Newspaper article The Florida Times Union

Items Found in Old Bostwick Building Offer a Look at 'Families, Businesses That Helped to Build This Great City'; UNCOVERING HISTORY

Newspaper article The Florida Times Union

Items Found in Old Bostwick Building Offer a Look at 'Families, Businesses That Helped to Build This Great City'; UNCOVERING HISTORY

Article excerpt

Byline: Matt Soergel

In 2014, Jacques Klempf paid $165,000 for the old Bostwick Building downtown and everything inside the crumbling, Jaguars-themed structure.

On Thursday morning, Klempf - who's turning the building into the high-end Cowford Chophouse restaurant - unveiled part of the "everything" that came with it: thousands of items, some 100 or more years old, that had been left behind in two bank vaults and in the building's old offices.

He donated them to the Museum of Science and History, where they're in the third-floor collections room. Museum curator Alyssa Porter said they've barely had a chance to go through the items; it could take volunteers and staff five or more years to really know what they have.

Workers pried off the back of safe deposit boxes in the old bank vault to get at what was inside. There were no spectacular finds (Klempf was rather hoping they might find some exotic treasure locked away in that vault). But there were rings, pocket watches, pins, coins, silver spoons and bracelets, plus a 1911 souvenir medal for the coronation of Queen Mary.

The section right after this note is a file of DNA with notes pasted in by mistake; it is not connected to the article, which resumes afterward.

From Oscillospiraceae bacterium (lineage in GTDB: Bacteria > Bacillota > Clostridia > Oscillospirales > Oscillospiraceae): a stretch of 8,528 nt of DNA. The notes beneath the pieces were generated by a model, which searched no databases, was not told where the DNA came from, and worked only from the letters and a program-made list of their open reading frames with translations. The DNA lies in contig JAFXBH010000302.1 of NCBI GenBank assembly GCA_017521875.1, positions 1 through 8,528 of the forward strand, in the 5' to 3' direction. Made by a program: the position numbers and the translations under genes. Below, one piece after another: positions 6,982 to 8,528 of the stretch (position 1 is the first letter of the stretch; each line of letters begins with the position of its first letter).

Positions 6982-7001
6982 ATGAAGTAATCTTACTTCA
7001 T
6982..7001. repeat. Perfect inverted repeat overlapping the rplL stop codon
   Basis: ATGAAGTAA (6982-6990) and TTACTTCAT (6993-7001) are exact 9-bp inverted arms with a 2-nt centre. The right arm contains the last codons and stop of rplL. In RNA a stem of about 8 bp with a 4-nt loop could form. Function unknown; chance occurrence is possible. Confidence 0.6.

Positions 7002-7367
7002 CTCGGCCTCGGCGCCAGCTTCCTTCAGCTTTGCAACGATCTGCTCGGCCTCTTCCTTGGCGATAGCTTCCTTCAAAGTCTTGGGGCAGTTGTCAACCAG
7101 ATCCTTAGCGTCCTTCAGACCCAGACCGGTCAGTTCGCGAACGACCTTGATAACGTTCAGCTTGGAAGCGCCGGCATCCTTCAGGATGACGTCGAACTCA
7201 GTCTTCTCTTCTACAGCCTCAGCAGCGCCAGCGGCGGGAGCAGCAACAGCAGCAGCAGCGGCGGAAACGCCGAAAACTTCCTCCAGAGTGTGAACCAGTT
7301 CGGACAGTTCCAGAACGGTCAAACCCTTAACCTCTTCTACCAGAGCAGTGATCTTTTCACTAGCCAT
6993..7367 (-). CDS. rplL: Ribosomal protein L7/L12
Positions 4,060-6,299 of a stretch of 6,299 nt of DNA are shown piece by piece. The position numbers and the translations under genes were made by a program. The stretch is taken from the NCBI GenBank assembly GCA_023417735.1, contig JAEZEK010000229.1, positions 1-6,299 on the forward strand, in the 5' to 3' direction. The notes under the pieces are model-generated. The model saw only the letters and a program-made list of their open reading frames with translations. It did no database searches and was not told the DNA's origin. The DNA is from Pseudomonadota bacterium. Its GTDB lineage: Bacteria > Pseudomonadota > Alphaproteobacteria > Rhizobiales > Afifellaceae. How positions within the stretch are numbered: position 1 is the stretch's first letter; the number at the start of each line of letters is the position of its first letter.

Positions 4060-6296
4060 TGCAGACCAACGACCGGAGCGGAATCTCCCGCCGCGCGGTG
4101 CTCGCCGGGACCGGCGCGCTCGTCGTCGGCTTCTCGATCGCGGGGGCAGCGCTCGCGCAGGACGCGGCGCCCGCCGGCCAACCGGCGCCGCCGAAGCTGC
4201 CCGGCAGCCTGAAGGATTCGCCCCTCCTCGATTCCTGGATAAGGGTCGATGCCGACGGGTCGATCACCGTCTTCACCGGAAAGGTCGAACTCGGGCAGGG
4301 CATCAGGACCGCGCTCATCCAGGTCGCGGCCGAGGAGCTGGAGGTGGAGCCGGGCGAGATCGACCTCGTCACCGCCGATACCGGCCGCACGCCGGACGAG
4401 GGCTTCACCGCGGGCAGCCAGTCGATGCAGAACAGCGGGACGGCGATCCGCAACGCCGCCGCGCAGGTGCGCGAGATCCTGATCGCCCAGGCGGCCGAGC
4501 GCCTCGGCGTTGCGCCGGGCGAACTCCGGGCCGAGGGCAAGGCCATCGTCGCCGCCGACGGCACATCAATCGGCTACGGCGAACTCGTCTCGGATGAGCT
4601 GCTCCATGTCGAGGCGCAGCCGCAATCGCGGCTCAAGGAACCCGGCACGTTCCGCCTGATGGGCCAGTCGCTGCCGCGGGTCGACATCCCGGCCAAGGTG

Mostly, though, there were papers, thousands and thousands of papers. Deeds, copies of birth certificates, correspondence, ledger books, financial transactions, etc. - the stuff that made up a big chunk of the lives of the people who owned them in the decades after the Great Fire of 1901.

The Bostwick Building, at Bay and Ocean streets downtown, was built on the site of a bank that was destroyed in the fire, though the blaze left its vault intact. The new building went up around the vault. It too became a bank, then another bank, then an office building.

From 1944 to 1960, it included the office of architect Henry John Klutho, who had designed some of the city's signature post-fire buildings, including the St. James Building, now City Hall. A huge drafting desk - covered in pigeon droppings - was found in that office, but it's too soon to tell if it was Klutho's, Porter said. Blueprints were also rescued, though they're in a delicate state and haven't really been examined yet.

Unearthing the material required some effort: To get to the materials in that second-floor office, Klempf and his daughter Alexandria wore hard hats and harnesses and watched out for holes in the floor. …

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